It’s possible that higher ranks may end up paying more. However, I’ll bet the marginal rate of tax applicable to a Brigadier is unlikely to be a major factor in keeping people out of army recruitment centres.

7. There will be serious anomalies over people living in England but working in Scotland. There are also concerns that people may register as living in England to avoid paying.


Presumably these cross border commuters, even though they be they ever so few in number, pay council tax somewhere at present. If your home is in England, you'll continue to pay CT. If you have a home in Scotland and England, then there's already well established residency rules for liability for the 3p tax varying powers which could come into play.

8. Hard-pressed students, who are currently exempt from the council tax, would have to pay.


This is an argument to exempt students from Income Tax full stop. In any case, if you're earning above the tax threshold, which many students will not be, then there's no reason why you shouldn't be contributing on that portion of your earnings above the earnings threshold.

9. Scottish firms would be placed at a competitive disadvantage to companies in other parts of the UK because LIT additions to wage packets would be passed on to customers.


Rubbish. Income tax would be no more passed on to consumers via staff wage claims than is council tax at present. If anything, given the burden it takes off the poorer paid, it might ease pressure on employer payroll costs.

10. LIT will take £70 million from vital city council services which will lead to severe cuts.


See point 1. If the argument is that Glasgow has an insufficient tax base, it seems to be ignoring the likely level of central government grant support which would continue to come to local authorities.

11. The PAYE system does not easily deal with taxpayers who receive income from different sources, including pensioners receiving pensions from different employers or those who have various part-time jobs – this will particularly affect those on low incomes who will be exposed to incorrect PAYE codes, and these practical issues should not be underestimated.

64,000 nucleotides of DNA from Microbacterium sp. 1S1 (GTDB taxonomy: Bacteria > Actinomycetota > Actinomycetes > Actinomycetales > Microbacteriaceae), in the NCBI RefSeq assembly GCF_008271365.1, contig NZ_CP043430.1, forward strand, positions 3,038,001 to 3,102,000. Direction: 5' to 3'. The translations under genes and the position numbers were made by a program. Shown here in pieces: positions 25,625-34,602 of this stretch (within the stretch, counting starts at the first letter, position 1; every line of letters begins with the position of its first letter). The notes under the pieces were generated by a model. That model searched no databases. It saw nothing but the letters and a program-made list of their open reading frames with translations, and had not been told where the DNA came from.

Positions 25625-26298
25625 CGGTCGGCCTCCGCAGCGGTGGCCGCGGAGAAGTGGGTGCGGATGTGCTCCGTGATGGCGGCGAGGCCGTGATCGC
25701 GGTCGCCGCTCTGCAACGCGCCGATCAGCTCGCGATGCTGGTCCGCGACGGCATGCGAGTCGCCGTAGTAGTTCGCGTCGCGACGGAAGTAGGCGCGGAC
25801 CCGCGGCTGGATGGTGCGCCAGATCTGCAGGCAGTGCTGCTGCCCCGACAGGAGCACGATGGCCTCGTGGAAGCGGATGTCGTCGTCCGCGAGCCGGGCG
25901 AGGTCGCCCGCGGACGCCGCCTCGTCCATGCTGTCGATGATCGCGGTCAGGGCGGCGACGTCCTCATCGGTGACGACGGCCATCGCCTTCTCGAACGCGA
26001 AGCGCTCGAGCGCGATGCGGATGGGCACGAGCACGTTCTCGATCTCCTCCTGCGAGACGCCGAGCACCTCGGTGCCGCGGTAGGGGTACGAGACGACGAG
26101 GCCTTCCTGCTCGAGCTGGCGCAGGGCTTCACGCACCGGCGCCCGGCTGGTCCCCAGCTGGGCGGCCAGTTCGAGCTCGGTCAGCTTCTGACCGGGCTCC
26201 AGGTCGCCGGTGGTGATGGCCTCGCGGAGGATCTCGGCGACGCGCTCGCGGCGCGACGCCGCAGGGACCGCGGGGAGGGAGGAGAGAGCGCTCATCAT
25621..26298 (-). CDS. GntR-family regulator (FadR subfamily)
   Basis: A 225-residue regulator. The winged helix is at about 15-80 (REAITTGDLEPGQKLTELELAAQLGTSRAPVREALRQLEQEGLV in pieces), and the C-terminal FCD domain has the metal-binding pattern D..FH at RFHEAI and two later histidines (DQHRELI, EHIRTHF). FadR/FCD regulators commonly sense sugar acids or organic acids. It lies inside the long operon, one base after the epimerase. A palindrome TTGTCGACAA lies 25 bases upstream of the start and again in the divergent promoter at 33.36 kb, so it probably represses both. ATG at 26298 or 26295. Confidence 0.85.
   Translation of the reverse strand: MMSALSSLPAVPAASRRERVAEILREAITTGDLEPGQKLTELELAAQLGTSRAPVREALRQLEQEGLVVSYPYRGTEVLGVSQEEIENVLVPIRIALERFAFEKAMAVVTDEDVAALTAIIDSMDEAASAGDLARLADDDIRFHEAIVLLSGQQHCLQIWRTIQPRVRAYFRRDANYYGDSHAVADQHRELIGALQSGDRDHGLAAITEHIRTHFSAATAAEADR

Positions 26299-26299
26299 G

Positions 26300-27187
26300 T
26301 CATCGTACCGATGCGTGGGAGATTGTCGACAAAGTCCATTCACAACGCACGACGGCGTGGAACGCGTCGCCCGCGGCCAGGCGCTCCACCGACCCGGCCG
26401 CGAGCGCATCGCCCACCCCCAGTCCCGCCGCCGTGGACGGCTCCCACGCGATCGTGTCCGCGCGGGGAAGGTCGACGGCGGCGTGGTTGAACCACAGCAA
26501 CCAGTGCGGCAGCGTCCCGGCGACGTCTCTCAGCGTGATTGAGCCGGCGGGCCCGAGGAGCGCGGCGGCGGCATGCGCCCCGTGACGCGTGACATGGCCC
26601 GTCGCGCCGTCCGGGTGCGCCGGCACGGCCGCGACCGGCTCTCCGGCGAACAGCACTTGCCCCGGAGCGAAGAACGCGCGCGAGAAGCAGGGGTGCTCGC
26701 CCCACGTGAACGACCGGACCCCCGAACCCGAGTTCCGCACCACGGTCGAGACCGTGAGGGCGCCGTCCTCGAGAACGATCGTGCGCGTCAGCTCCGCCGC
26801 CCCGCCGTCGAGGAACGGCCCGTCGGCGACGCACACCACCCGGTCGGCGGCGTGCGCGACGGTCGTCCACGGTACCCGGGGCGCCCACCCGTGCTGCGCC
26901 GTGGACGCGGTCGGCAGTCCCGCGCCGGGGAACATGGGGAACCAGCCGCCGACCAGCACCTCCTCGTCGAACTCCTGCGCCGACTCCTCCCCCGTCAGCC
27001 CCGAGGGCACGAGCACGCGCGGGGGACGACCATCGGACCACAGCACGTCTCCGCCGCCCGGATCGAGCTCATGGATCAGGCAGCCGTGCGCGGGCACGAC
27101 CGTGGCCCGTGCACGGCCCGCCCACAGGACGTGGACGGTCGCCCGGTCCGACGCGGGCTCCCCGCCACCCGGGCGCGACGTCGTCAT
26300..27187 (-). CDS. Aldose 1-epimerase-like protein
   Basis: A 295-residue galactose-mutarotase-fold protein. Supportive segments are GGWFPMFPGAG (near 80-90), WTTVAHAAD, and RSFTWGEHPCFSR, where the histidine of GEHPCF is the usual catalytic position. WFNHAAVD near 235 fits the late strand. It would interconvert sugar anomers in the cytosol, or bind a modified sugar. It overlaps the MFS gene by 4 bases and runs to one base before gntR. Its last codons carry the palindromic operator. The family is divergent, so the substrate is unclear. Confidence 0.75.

There'll be no arguments from me on this one. This is a serious concern, and while not insurmountable, it's something which needs to be thought through.

12. Regardless of the rate of tax chosen, there will be uncertainty as to the yield that can be obtained, as revenues derived from income taxes can be more volatile.


This is true, although it's possible to overstate the effects given the relatively low proportion of the overall local government settlement will come from LIT.

13. LIT would be technically complex and challenging to implement because of the complexities of tax law, and trying to sort out what would happen to the £400 million council tax benefit.


Indeed. It's still not an argument for not going ahead and in fairness to the institute, I don't think they intended for their measured comments to be given the Chris Hoy treatment by the Scotsman.

14. Investors and businesses who are thinking of coming to Scotland will be scared away because of the extra income tax.


Oh, behave yourselves. See point 2.

15. LIT probably breaks European law by removing control of raising local finances from councils. It could break Article 9 of the European charter of local self-government, which guarantees the right of councils to raise a large part of their own finances.


That word 'probably' again. LIT will be a tax levied specifically to pay for local services. Even describing this one as 'recondite' doesn't do it justice.

16. Wealthy people who have unearned income from sources like share dividends can avoid LIT whilst poorer people would have to pay.


They can avoid it on their unearned income, but not their earned income. In any case, over a million Scots earn less than £160 [SOURCE: HMRC] from their savings and investments. 3% of £160 is £5 – is the STUC really suggesting that it's worth rifling through the bank accounts, ISAs and BT shares of over a million Scots, just to extract an additional £5 or less from them in LIT?